Gordan McKenzie of Beltsville, Maryland, holds eight food platters at the James E. Duckworth Regional Center during an event to distribute 1,000 meals amid the coronavirus pandemic on April 24. (William J. Ford/The Washington Informer)
Gordan McKenzie of Beltsville, Maryland, holds eight food platters at the James E. Duckworth Regional Center during an event to distribute 1,000 meals amid the coronavirus pandemic on April 24. (William J. Ford/The Washington Informer)

Gordan McKenzie and his wife have full-time jobs working at local hospitals, but supporting their four children can be a struggle.

McKenzie, who isn’t receiving any income at his second job as a desk operator in Greenbelt, Maryland, said a top priority is feeding his family, includes an 18-year-old son who returned home from Oakwood University in Huntsville, Alabama.

Fortunately, he picked up eight free meals Friday, April 24 at James E. Duckworth Regional Center directly across the street from his apartment complex in Beltsville.

“We’re lucky to be working, but it’s still a lot for us,” McKenzie said. “My second job isn’t paying right now, so this is exactly what I need. My 18-year-old is eating us out the kitchen.”

County Council member Tom Dernoga (D-District 1) of Laurel and World Central Kitchen partnered to distribute 1,000 meals for residents. About 300 of those meals were delivered to Selborne House senior apartments in Laurel.

Michelle Garcia, chief of staff for Prince George’s County Council member Tom Dernoga, hands food to a resident during a free meal giveaway outside James E. Duckworth Regional Center in Beltsville on April 24. (Brigette Squire/The Washington Informer)

Residents have a couple of choices in meal packages: chicken, Spanish rice and beans, and fish, rice and beans. They also received a 2020 census flier to remind those who didn’t participate in the decennial count there’s still time.

Central Kenilworth Avenue Revitalization Community Revitalization Development Corp. helped organize free warm meal giveaways April 22 outside Templeton Elementary in Riverdale Park. About 95 percent of the students who attend the school are on free or reduced meals.

A report published this month by the Food and Agriculture Organization of the United Nations states the coronavirus’s impact may not be known for months. However, the virus continues to negatively affect the food supply chain from producers to processors, marketers, transporters and consumers.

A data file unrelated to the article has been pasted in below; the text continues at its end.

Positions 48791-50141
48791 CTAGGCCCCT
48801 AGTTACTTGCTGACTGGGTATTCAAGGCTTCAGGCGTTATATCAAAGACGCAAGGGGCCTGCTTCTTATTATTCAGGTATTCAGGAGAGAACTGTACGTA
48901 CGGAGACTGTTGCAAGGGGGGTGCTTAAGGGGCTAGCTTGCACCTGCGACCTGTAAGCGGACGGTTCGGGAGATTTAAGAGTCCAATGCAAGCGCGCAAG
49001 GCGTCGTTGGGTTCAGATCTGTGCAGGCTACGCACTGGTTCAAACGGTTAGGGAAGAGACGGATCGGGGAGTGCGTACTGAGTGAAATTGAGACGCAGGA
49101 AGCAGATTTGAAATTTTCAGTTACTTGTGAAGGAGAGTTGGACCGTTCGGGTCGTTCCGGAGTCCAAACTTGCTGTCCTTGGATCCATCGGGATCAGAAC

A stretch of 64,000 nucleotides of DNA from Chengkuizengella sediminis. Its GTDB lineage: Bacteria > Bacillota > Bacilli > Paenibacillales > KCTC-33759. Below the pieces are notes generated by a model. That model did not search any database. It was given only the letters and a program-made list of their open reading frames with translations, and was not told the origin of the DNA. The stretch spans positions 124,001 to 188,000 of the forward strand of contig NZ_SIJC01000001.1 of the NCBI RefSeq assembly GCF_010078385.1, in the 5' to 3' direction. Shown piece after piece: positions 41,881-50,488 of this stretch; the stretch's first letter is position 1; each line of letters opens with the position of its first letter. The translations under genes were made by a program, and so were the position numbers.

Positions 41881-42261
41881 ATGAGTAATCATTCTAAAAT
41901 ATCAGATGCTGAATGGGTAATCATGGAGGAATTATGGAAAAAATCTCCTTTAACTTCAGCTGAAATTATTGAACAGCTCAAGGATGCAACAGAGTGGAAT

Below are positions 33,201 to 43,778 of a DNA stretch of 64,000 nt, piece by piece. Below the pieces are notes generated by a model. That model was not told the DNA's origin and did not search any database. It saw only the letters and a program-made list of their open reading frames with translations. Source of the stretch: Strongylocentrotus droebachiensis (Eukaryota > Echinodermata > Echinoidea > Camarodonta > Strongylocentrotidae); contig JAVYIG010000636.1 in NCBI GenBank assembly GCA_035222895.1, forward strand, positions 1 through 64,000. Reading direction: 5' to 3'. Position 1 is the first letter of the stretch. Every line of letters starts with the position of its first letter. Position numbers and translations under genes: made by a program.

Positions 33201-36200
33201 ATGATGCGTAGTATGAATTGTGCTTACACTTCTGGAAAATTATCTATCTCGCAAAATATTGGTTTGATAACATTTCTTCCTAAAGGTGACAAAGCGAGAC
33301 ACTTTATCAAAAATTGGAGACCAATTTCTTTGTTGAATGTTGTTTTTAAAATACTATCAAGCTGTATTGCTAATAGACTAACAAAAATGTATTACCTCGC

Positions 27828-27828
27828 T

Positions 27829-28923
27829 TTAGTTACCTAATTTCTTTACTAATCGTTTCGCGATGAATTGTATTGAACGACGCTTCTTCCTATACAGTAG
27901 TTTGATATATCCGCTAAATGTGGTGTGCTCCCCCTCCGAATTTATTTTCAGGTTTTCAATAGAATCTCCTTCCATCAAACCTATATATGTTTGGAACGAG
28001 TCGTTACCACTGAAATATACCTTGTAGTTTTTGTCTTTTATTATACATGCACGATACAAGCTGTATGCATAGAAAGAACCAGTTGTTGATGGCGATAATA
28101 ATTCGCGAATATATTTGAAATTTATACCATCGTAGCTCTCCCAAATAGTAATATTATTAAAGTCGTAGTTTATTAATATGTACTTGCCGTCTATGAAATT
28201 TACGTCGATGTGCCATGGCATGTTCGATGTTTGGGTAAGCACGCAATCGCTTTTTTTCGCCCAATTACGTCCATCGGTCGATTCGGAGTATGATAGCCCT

The report, “Addressing the Impacts of COVID-19 in Food Crises” outlines a four-part humanitarian plan to help the most vulnerable communities. They include the following:
• Set up a global data network;
• Stabilize incomes and access to food;
• Sustain a food supply chain in urban and rural communities; and
• Raise awareness in vulnerable about food safety and health regulations with national authorities and the World Health Organization.

The report calls for $110 million from the United States “to maintain the provision of critical assistance where there are already high levels of need, while meeting new needs emerging from the effects of COVID-19.”

Collaboration between government agencies, nonprofit organizations and environmental groups not only can help combat the spread of the virus, but also combine financial and other resources.

Chef José Andrés, who co-founded the nonprofit World Central Kitchen with his wife, announced Sunday, April 26 that the organization served more three million meals in six weeks in cities nationwide in response to the pandemic.

The organization began serving thousands of meals Saturday, April 25 in Baltimore at Orioles Park at Camden Yards. The goal is to serve meals for Baltimore City residents every Saturday at the baseball stadium and at city schools twice a week.

World Central Kitchen began to partner with Prince George’s County on March 20. Since that time, more than 10,000 meals have been distributed.

Lovette Allen of Beltsville received four meals Friday for herself and her cousin.

“A lot of people are struggling now with what’s going on,” said Allen of Beltsville, a fourth-grade teacher at Highland Park Elementary in Landover. “People have lost their jobs. It is beneficial for everybody to have something to eat. I’m just going to eat this for my dinner. I’m happy for that.”

In the D.C. region, food insecurity existed before the coronavirus pandemic invaded the area.

Radha Muthiah, president and CEO of Capital Area Food Bank, said at least 400,000 people in the D.C. area are food-insecure, or lack the financial means or resources to purchase food. About 120,000 of them reside in Prince George’s, the highest figure among the 10 jurisdictions the food bank serves.

With some businesses closed due to the coronavirus outbreak, about 47,000 county residents are unemployed.

To combat food insecurity, Bank of America will donate $500,000 and the county another $500,000 to the Capital Area Food Bank.

The announcement made last week outside the Wayne K. Curry Administration Building in Largo also highlighted a 90-day plan to provide food for residents. Part of the strategy will assess food insecurity rates in the county, an analysis of the demand from regional partners and those impacted due to recent unemployment claims.

Several thousand boxes of food are planned for distribution through “pop-up pantries” in the county. The goal is to serve 2.3 million meals through June.

More details of the plan are scheduled to be released soon.

In Beltsville, Bernice Lowe picked up about four meals for herself and her husband.

“This means a lot,” Lowe said of the meals. “The meals are delicious and you don’t have to cook. Whatever you have, you can stretch it.”

Coverage for the Washington Informer includes Prince George’s County government, school system and some state of Maryland government. Received an award in 2019 from the D.C. Chapter of the Society of...

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